Identifying the right employees to become champions is key. These employees should be aligned with your brands vision and culture, as well as enthusiastic about its values and confident enough to spread its messaging.
These individuals should have the trust and respect of their peers and management, which is crucial if they are to influence the culture and drive engagement and change within the business.
It’s important to appoint numerous champions throughout the company who can help to embed messaging and encourage enthusiasm. Having a team of champions also creates a natural support network from which advice can be sought and ideas shared.
6. Reward initiative
You want your employees to share great ideas and take the initiative to help improve the business – right? Quite often, individuals won’t speak up when they have an opinion regarding improvements that could be made, either because they don’t think that they’ll be listened to or simply because they don’t see the benefit to them of doing so.
Creating a culture where employees willingly share information, and feel incentivised and motivated to do so, will benefit the business as a whole.
Offering a platform for employees to share ideas, such as a forum on the company intranet or social group, will often encourage free speech and idea sharing between individuals.
Rewarding great ideas and including employees in decision-making processes will also improve transparency and trust, while making those individuals who offer their thoughts feel more engaged.
7. Look after the wellbeing of employees
The cost of ill health in the workplace is already high and is rapidly becoming an issue that employers can no longer afford to ignore. Poor health in a workforce increases absenteeism and lowers both job performance and productivity.
- The HSE estimates that musculoskeletal disorders (MSDs) were responsible for 9.5 million lost working days in 2005/6
- Approximately 13.8 million working days were lost in 2006/7, due to work-related stress, depression and anxiety
- Employees suffering from stress are also more likely to report depression and other psychosomatic complaints, resulting in a greater need for recovery, due to exhaustion and fatigue, compared to workers without a high level of work-related stress
- Research shows that smokers cost employers 64 minutes a day in lost productivity
Stress and back pain alone are estimated to cost the British economy nearly £9,000,000,000 (£9 billion) per year, while accidents cost a further £512,000,000. With public sector organisations experiencing an average of 8.1 days absence per employee and private-sector services organisations losing 5.1 days per employee, the cost to business is high.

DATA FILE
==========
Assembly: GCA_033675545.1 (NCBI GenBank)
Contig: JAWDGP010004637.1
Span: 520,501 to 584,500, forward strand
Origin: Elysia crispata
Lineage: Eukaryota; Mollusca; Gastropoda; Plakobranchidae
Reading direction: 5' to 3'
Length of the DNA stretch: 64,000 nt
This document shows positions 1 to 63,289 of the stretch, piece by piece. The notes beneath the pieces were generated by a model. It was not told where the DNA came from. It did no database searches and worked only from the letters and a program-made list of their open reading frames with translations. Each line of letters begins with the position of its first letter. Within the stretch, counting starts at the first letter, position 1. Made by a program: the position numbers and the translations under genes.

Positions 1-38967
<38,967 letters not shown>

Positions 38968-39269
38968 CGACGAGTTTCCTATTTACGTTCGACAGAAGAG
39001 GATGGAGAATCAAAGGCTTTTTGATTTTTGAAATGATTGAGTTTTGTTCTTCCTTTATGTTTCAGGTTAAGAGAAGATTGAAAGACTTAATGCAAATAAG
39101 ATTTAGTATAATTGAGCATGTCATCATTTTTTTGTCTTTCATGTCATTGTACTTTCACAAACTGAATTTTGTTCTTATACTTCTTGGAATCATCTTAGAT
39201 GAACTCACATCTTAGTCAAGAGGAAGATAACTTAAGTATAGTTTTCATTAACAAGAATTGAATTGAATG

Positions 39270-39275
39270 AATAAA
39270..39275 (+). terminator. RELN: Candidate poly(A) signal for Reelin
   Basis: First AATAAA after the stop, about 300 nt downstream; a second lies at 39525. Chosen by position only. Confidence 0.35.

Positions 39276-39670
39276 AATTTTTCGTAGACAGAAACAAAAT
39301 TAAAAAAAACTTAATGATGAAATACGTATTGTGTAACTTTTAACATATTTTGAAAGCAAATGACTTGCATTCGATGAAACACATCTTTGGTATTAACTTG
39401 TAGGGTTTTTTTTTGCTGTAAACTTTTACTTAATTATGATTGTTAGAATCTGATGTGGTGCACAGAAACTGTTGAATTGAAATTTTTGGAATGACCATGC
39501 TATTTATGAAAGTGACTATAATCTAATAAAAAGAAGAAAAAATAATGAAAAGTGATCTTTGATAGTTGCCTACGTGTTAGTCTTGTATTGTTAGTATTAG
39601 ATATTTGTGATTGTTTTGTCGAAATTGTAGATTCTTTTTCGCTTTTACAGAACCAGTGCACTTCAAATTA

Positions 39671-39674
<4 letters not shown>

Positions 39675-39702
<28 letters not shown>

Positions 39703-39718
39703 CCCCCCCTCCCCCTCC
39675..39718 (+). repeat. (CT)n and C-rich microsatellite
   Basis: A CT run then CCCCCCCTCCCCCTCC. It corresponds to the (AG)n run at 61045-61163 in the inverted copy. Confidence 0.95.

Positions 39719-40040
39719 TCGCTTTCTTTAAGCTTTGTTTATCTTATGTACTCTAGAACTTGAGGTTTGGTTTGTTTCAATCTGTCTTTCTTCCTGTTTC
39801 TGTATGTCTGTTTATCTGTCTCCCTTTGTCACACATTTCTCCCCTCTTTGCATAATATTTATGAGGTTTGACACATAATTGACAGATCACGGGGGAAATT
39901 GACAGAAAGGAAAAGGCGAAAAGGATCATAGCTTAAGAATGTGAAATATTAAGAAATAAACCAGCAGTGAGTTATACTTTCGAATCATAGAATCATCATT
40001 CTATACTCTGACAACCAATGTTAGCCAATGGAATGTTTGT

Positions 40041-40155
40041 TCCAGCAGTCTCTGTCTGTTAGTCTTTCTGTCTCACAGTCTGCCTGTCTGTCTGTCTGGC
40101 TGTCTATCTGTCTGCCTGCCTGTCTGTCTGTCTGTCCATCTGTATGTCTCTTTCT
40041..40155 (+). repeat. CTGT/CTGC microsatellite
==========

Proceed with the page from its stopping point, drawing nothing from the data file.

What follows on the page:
The wellness of employees not only improves morale, motivation and engagement, but also helps to reduce absence and improve productivity.
Temperature, lighting, comfort and the general facilities provided to employees, all contribute to their wellbeing on a daily basis.
There’s a variety of incentives and schemes that business leaders can implement to encourage employees to lead a healthy and happy life, both in and out of the office. These include:
- Gym membership
- Healthy food deliveries
- Health screening
- Lunchtime walks or runs
- Sports clubs
- Dental cover
- Health cover
“In the new survey, 20,501 respondents had a Vitality Age that was higher than their actual age. The average actual age of the respondents was 36, yet their average Vitality Age was 40 years. And about one in seven (13pc) of all the workers surveyed were found to be more than eight years older than their chronological ages.
The gap was found to be worse among males in the workforce than in their female counterparts, with the Vitality Age gap of males an average of nearly 11 months higher.”
- The Telegraph (2014)
8. Shared vision
Matching the vision of your employees to that of your brand will help to create a culture where all individuals within the business are working towards a shared goal and are motivated to do so.
If your employees don’t believe in what you do as a company, and therefore what they are doing on an individual basis, then they won’t be 100% engaged and striving to achieve the business objectives for the right reasons.
Finding the right fit for your organisation starts at the recruitment stage, but listening to existing employees and working with them to agree the best way forward as a team will build a more cohesive and collaborative culture, resulting in a successful business.